Employers are rightfully concerned about the health, safety and welfare of their employees in light of the global spread of coronavirus disease (COVID-19.) While the health risk to the general public—including employees in non-health care settings—remains low in the United States, employers should plan ahead and establish a response plan in the event of a widespread outbreak in the United States. Employers can take the following steps to address potential or actual COVID-19 occurrences in the workplace:
- Vigilantly monitor virus developments from reputable sources. Employers should review information provided by the World Health Organization (WHO); the U.S. Centers for Disease Control and Prevention (CDC); the U.S. Department of Health and Human Services; and the U.S. Department of State (State Department) daily for up-to-date and reliable information. Any employer response should be informed by accurate sources in light of the sensationalism surrounding the virus.
- Inform employees how to prevent the spread of COVID-19. Employers should inform and remind employees of everyday precautions that help prevent the spread of COVID-19. Precautions are similar to those applied to avoiding the flu, including:
- Washing your hands often with soap and water for at least 20 seconds and using an alcohol-based hand sanitizer;
- Routinely cleaning all frequently touched surfaces in the workplace, such as workstations, countertops and doorknobs with disinfectant cleaners; and
- Staying home when you are sick.
Employers should facilitate these precautions where appropriate (e.g., providing disinfectant wipes for employees to clean workstations or hand sanitizer). The most important step in preventing the spread of the virus is to keep sick employees at home. While employers can require employees to use paid time off or sick leave, if an employee is ill and has exhausted his paid or sick leave, employers should be flexible and implement a discretionary leave policy.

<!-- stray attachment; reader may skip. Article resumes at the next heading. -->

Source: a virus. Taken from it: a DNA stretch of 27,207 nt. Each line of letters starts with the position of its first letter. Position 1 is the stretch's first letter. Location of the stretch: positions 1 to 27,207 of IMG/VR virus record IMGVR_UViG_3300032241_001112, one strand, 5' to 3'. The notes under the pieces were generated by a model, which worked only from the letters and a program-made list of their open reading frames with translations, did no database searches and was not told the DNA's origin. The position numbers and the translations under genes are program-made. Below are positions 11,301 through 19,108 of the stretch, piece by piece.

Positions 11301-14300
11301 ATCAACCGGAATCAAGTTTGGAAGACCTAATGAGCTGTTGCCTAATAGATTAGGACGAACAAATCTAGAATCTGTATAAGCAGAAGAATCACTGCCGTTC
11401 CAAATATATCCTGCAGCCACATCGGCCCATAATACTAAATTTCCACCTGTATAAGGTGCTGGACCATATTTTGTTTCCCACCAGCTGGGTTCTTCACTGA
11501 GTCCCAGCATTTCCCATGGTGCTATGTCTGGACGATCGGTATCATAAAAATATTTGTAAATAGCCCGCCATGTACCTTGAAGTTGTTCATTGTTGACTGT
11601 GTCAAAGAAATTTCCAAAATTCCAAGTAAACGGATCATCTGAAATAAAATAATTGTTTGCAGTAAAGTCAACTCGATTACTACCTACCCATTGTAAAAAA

- Provide travel guidelines and protocols. Employers should establish work travel protocols and revisit them based, in part, on recommendations from WHO, the CDC and State Department. Currently, many employers are either suspending all nonessential business travel or limiting travel to the contiguous United States. Travel to business conferences and large group meetings can be identified as voluntary instead of mandatory, or employers should permit those with medical concerns to not attend such meetings. Employers also should encourage alternatives to in-person meetings (e.g., videoconference). Additionally, employers should ask employees who have traveled to Risk 2 (currently, Japan), Risk 3 (currently, Italy, South Korea) or Risk 4 (currently, China, Iran) areas of the world (and reside with a person that has so traveled) to telework for 14 days, as that is the projected incubation period for COVID-19.